Sleep Station - After The War
3 1/2 stars (out of 5 stars)
Reviewed: June 17, 2004
Review by Tony BonyataAren't there times when you really miss that old rock 'n' roll warhorse known as the 'concept album,' where a band intertwines a specific subject and narrative throughout an entire album?
Me neither. Because all too often these efforts either come off too bloated and pompous or, worse, loudly hints at a frustrated film director (usually of B-movie quality) lurking in the body of a musician.
So when I heard of the New Jersey-based rock band Sleep Station's latest concept album After The War - which chronicles the before and after effects of war on one soldier's life during World War II - it immediately conjured up a cringe. Sure Roger Waters pulled off a slightly similar theme with Pink Floyd's The Final Cut, but he was only one generation removed from that time. How could a young melodic rock band from Jersey possibly pull off a convincing story about a war that their grandfathers and great-grandfathers fought in? Sleep Station answers this question with a strong narrative that deals more with the human spirit and will of man than a historic account of a specific time and place.
These guys are certainly no strangers to the idea of the concept album. Their first full-length release Hang In There Charlie, dealt with an astronaut left to waste away alone in space, while their follow-up EP Von Cosol chronicled the real life story of a doctor in the 1930s who preserved the corpse of one of his patients and lived with it for nearly a decade.
Although After the War isn't quite as dark as their last effort, it does have deeper moments, as witnessed on the driving pop of "Caroline," where singer / guitarist David Debiak delivers a touching love letter to his girl back home, "I will hide this way / while bombs drop everyday / just close my eyes and wait to die / They can take our lives / but my soul is yours and mine / and I love you Caroline."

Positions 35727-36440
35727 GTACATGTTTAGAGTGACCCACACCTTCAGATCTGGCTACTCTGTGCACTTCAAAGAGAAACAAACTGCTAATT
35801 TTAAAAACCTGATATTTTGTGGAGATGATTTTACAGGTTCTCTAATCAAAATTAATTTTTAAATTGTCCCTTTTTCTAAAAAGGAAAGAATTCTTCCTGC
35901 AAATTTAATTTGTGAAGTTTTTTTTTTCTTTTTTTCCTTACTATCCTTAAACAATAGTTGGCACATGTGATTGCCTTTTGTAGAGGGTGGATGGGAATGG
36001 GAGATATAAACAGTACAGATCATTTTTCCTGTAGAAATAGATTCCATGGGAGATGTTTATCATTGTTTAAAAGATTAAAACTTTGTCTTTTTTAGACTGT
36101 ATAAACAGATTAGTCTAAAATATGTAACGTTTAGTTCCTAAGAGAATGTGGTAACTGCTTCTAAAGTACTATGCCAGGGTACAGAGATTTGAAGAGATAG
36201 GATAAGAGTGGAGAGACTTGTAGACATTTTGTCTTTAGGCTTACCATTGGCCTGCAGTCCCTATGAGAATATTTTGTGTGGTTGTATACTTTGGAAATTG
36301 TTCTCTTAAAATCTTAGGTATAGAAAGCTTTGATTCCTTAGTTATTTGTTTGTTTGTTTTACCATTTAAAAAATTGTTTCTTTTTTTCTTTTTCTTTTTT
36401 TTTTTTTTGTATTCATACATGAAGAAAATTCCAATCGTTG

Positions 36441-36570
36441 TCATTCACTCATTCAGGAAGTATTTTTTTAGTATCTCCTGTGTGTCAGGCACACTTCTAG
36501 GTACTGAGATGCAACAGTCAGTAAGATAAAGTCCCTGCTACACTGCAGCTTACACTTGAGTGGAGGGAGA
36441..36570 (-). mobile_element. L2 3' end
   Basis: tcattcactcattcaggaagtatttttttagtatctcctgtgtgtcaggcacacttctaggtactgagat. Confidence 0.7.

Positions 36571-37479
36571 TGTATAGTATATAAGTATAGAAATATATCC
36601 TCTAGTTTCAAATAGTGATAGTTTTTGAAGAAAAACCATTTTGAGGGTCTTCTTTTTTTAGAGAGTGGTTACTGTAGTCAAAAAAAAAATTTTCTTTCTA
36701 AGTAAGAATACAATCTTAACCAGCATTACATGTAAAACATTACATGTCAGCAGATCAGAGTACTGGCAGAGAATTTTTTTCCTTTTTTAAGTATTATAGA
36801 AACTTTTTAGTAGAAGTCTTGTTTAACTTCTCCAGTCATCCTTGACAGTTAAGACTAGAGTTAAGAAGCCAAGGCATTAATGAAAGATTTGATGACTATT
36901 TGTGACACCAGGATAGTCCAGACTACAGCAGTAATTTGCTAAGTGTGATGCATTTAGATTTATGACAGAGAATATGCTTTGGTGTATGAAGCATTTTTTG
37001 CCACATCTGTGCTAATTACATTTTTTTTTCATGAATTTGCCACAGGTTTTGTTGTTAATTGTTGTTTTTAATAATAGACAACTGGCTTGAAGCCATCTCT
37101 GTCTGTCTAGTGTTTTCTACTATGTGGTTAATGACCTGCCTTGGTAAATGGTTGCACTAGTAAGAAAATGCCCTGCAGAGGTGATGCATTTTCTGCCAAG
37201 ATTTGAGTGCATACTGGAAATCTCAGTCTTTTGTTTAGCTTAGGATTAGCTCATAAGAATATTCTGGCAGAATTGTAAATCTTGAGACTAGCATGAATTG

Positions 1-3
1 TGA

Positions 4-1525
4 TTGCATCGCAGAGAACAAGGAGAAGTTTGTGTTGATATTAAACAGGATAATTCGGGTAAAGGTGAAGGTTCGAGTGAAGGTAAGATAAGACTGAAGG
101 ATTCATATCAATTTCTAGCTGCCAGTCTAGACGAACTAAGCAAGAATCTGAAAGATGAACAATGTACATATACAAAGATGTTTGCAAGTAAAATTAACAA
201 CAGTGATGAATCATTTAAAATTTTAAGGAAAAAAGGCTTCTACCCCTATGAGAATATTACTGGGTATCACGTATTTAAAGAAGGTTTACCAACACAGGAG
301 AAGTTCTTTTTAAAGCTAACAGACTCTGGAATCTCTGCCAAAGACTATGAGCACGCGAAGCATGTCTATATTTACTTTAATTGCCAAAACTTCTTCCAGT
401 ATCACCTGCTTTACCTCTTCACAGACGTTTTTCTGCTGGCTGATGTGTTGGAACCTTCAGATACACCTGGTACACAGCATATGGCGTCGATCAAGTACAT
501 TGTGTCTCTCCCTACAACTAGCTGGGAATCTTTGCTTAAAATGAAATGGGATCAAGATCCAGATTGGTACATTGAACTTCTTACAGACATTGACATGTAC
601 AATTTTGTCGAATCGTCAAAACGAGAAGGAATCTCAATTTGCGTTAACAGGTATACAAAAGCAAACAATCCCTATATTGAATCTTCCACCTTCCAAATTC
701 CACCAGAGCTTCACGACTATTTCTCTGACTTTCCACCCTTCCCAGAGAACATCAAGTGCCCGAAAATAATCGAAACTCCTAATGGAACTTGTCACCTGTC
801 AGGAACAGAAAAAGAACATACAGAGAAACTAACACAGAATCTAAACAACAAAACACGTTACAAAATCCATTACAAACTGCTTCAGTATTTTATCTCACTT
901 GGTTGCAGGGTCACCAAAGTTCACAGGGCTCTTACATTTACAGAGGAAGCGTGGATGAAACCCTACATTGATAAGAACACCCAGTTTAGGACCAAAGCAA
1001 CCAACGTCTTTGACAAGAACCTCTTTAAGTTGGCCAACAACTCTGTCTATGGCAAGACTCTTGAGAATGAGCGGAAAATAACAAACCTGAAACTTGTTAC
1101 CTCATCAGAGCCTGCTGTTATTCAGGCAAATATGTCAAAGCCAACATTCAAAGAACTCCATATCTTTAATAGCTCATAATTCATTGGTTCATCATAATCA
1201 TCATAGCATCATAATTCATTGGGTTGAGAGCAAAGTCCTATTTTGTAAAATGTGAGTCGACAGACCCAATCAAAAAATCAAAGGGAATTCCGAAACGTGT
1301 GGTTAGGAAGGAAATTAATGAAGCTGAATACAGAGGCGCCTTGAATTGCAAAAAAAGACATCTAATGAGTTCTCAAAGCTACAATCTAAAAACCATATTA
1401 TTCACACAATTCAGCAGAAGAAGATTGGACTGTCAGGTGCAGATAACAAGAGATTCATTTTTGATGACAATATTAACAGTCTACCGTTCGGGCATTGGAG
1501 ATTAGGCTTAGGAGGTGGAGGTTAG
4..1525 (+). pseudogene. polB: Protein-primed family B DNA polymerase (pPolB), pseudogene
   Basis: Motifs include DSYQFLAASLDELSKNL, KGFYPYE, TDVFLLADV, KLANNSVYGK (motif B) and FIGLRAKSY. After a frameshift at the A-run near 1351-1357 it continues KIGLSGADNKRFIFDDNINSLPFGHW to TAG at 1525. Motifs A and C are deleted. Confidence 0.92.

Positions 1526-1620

Many of the songs featured here are prime examples of pure pop rock, often pointing towards the reflectiveness of Wilco's Jeff Tweedy, as well as some of the tuneful balladry of Harry Nilsson. While this may not exactly evoke the imagery of a war-torn 1940s, the rich narrative, not to mention the method the band used to record much of the album, does. "We actually recorded a good portion of the album on vintage 1940s set ups, ribbon and mushroom microphones and a few old amps," Debiak explained." The end result sounds better than most of what we have access to today."
With this attention to detail along with a foxhole full of memorable and melodic songs that defy the constraints of time, Sleep Station are finally giving new meaning to the concept album.
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